Think back to the first time you were truly, emotionally scarred as a kid.
For me it was when, one recess, Jade Collins told Scott Derby-Clarke that she would give him two steamed dim sims if he dumped me and went out with her. By lunchtime it was over and by little-play Jade and Scott were holding hands in the stinky tunnel.
I was nine.
The humiliation of being passed over for a delicious snack food with a highly questionable filling is something that has stuck with me my whole life. It has been etched on my soul, stinking and dripping with soy sauce out of the corner of the bag.
I’m afraid that if someone asks my youngest daughter the same question she will respond with: “When my Mum made me change schools in grade two.”
Odie LOVED her old school. I mean it. She was king of the kids, everyone in the school knew her and loved her. And why wouldn’t they? She is a rad kid, ask anyone!
But quite seriously, my youngest has a special magic that lives inside of her. She’s sensitive, creative and wired slightly differently to most. When she was in prep, each member of her class was asked what they wanted to be when they grew up. Some responded with “Doctor” or “AFL player.” But my child announced that when she grew up she wanted to be a banana.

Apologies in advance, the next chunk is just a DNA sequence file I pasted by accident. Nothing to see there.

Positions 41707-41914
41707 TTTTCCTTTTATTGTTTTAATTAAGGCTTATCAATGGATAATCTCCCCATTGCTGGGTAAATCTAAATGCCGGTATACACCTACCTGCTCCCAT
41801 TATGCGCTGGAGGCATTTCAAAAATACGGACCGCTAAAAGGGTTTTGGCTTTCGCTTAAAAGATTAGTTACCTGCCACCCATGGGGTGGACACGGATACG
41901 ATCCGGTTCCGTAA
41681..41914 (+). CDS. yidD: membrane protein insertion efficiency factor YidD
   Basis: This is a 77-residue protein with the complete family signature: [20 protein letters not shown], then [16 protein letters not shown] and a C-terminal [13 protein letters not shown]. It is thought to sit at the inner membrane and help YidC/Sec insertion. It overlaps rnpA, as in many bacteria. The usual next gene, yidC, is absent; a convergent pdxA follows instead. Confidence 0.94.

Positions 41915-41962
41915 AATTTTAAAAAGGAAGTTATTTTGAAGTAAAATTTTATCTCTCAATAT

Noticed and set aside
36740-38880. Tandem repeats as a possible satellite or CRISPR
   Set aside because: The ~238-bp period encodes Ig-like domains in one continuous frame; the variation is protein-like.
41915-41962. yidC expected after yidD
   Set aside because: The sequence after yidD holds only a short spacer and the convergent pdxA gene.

Yes, a banana.
When I asked her why she’d chosen that (instead of her usual answer to that question which would be a singing zoo keeper hairdresser) she said she’d been very hungry at the time and being a banana was all she could think about. Her answer was immortalised in the school year book for all to see, she was most proud of that accomplishment.
We are two weeks into the new school year and I am afraid I’ve destroyed her magic.
You see, my lovely little girl is having trouble making friends, and by that I mean no bastard will play with her.
Every night she looks at me with her big blue eyes and tearfully asks if she has to go school the next day. OH GOD THE PAIN. Not to be too dramatic about it but it feels like someone has broken my heart into a bazillion pieces, set it on fire, put it out with acid, ate it, shat it out and then put it through a wood chipper. Part of me wants to respond with “Of course not honey! We can go to the park, eat tiny delicate sandwiches and frolic with nature”. Instead I respond with variations of “Yes babes, it’ll be better tomorrow”.
We’ve been trying different things. On her first day she marched up to a few kids and asked if she could play with them. That’s Odie, brave and open. She was shut down each time with one girl telling her, “We don’t have room for anyone else”.
What the what now?